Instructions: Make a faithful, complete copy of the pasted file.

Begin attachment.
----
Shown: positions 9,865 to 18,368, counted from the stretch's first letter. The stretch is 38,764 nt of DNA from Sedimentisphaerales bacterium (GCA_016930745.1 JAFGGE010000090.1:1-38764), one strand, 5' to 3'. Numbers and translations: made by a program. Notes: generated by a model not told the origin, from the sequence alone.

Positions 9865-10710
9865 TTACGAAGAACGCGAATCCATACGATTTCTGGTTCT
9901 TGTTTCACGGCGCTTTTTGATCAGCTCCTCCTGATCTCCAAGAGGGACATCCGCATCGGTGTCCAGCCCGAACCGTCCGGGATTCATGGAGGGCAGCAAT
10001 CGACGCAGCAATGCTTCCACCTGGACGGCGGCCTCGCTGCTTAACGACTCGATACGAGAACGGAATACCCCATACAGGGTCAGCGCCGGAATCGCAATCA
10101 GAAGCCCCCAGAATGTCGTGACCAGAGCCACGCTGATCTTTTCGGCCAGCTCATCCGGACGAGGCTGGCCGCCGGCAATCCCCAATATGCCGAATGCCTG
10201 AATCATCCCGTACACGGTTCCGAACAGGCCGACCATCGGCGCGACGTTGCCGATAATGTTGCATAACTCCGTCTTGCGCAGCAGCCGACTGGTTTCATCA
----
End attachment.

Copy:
Shown: positions 9,865 to 18,368, counted from the stretch's first letter. The stretch is 38,764 nt of DNA from Sedimentisphaerales bacterium (GCA_016930745.1 JAFGGE010000090.1:1-38764), one strand, 5' to 3'. Numbers and translations: made by a program. Notes: generated by a model not told the origin, from the sequence alone.

Positions 9865-10710
9865 TTACGAAGAACGCGAATCCATACGATTTCTGGTTCT
9901 TGTTTCACGGCGCTTTTTGATCAGCTCCTCCTGATCTCCAAGAGGGACATCCGCATCGGTGTCCAGCCCGAACCGTCCGGGATTCATGGAGGGCAGCAAT
10001 CGACGCAGCAATGCTTCCACCTGGACGGCGGCCTCGCTGCTTAACGACTCGATACGAGAACGGAATACCCCATACAGGGTCAGCGCCGGAATCGCAATCA
10101 GAAGCCCCCAGAATGTCGTGACCAGAGCCACGCTGATCTTTTCGGCCAGCTCATCCGGACGAGGCTGGCCGCCGGCAATCCCCAATATGCCGAATGCCTG
10201 AATCATCCCGTACACGGTTCCGAACAGGCCGACCATCGGCGCGACGTTGCCGATAATGTTGCATAACTCCGTCTTGCGCAGCAGCCGACTGGTTTCATCA